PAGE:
Their legs will then be open and in a position where you can move around them rather than having to cut through, saving the combatant a huge amount of energy and an easy opportunity to drop into side control and continue with different submission techniques.

Double Under Pass

An easy to pull off pass that will place your opponent in a very uncomfortable position, the double under pass gives you entire control if pulled off correctly and is created for immobilizing an opponent and ensuring they lack the maneuverability to be able to move around and grab you themselves.

It also puts you in a perfect position to continue hunting for the submission.

You will want to start by placing both of your forearms underneath your opponents legs, and eventually get your shoulders underneath as well.

Keep your hands clasped on the front of your opponents hips, you will be aiming to get the back of their knees at your shoulder level so you have restricted their movement entirely.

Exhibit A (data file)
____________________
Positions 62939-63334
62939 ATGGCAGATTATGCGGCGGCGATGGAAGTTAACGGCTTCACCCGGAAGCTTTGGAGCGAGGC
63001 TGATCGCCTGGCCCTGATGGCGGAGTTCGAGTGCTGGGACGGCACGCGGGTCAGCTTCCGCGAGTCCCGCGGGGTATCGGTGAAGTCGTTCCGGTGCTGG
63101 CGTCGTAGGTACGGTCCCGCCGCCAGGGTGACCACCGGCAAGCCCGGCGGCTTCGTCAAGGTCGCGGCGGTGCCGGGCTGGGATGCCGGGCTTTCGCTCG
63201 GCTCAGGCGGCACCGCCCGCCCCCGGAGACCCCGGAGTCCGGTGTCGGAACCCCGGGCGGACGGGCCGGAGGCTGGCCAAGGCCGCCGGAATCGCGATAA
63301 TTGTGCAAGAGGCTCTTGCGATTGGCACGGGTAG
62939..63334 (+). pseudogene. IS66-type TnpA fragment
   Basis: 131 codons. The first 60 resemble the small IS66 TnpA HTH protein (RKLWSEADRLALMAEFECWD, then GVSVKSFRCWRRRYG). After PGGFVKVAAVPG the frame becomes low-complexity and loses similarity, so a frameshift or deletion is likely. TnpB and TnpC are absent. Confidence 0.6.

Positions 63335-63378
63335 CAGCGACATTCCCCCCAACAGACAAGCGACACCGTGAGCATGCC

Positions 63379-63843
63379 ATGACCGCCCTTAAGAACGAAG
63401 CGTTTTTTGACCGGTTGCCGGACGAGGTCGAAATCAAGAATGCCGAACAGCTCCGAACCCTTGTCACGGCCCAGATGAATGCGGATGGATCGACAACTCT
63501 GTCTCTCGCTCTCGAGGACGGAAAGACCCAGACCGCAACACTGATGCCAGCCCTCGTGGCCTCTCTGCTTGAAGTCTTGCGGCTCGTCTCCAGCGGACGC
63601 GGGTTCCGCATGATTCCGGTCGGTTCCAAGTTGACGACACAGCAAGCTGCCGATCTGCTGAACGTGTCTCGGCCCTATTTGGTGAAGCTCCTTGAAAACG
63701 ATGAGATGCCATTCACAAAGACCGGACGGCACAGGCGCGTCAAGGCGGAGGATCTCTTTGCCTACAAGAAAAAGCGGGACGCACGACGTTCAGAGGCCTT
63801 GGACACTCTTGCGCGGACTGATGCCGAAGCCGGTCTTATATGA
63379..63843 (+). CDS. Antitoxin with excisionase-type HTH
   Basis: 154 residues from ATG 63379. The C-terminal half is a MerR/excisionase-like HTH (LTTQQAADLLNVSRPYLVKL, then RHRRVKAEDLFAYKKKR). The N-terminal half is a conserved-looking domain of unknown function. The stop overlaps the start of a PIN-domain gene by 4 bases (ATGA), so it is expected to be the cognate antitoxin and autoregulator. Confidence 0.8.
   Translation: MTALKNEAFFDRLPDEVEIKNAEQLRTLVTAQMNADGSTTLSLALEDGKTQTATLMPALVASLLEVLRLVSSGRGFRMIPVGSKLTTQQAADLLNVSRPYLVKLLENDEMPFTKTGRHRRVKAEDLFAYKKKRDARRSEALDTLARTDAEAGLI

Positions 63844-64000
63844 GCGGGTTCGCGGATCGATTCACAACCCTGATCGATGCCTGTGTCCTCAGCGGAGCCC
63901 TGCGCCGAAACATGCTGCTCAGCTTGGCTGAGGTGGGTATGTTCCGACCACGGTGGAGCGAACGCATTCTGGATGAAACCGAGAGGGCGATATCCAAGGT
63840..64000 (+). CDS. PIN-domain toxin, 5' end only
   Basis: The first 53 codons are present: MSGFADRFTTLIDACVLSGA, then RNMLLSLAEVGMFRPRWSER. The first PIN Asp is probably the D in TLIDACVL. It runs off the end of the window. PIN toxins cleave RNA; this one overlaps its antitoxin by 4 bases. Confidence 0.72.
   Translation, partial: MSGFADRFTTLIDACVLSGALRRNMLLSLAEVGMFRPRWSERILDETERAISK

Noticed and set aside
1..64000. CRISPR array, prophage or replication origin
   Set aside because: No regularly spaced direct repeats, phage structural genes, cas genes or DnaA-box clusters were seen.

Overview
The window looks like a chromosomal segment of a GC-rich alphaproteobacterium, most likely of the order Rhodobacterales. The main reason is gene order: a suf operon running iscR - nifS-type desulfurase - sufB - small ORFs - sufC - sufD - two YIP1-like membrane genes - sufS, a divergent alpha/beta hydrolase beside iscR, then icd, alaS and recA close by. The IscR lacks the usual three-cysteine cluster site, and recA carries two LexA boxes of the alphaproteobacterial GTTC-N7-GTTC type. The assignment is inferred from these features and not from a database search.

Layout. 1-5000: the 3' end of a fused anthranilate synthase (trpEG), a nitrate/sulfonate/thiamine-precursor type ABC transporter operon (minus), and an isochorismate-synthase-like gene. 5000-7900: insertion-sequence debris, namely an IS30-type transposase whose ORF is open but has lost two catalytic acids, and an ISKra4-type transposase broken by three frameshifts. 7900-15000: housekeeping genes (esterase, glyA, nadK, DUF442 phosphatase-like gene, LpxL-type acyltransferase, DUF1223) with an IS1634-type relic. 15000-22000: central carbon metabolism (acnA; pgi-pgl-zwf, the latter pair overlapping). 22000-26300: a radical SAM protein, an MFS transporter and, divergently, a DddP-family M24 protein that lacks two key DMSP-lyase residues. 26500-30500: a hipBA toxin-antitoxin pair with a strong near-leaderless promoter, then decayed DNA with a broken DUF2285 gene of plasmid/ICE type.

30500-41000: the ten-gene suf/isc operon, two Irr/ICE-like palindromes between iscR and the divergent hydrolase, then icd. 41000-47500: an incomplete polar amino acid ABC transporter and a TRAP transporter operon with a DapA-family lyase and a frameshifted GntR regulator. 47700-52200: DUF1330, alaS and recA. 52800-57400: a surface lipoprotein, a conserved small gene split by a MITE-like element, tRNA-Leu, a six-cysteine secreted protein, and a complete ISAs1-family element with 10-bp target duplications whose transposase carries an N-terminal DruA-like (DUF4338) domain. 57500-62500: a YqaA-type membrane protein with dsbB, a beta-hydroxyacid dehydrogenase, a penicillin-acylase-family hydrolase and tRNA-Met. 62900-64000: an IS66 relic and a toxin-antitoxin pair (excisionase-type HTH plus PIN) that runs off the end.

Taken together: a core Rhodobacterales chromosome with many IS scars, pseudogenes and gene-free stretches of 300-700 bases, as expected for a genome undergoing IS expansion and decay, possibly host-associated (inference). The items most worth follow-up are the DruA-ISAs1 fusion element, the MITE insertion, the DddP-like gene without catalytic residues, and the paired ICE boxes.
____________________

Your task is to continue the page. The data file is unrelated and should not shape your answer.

The opponent will be stacked on their shoulders, allowing the first combatant to be in a dominant position and choose their next call. 

Frequently Asked Questions

What Are The Hardest Guards To Pass?

With enough practice and experience a combatant can get through most guards, however at top levels many fighters will have guards that can seem unbreakable.

Keenan Cornelius and Paul Miyao are two current fighters who possess excellent guard retention using a variety of high level guards. 

The rubber guard is one example of a guard high level combatants use that is near impossible to break down.

It involves clenching your opponent and keeping them guessing as to how you are trying to attack them, while also maintaining a good amount of control in order to completely break down your opponent. 

There are other guards that can be hard to break down and pass such as a full guard which can take quite a bit of energy to maneuver around, however with enough practice and knowledge of what passes work on what guards, guard passing soon becomes second nature to any combatant. 


Guard passing is one of the most important elements of the ground game and it’s therefore vital to familiarize yourself with them so that you can throw them out quickly depending on the guard in your particular situation.

With so many to keep track of this can seem daunting, however to mitigate this problem and make training easier and more fun it’s best to learn a few passes as you go.

Finding methods of swiping past guards you often struggle with breaking down is a perfect way to both get better at guard passing, and enhancing your own defenses.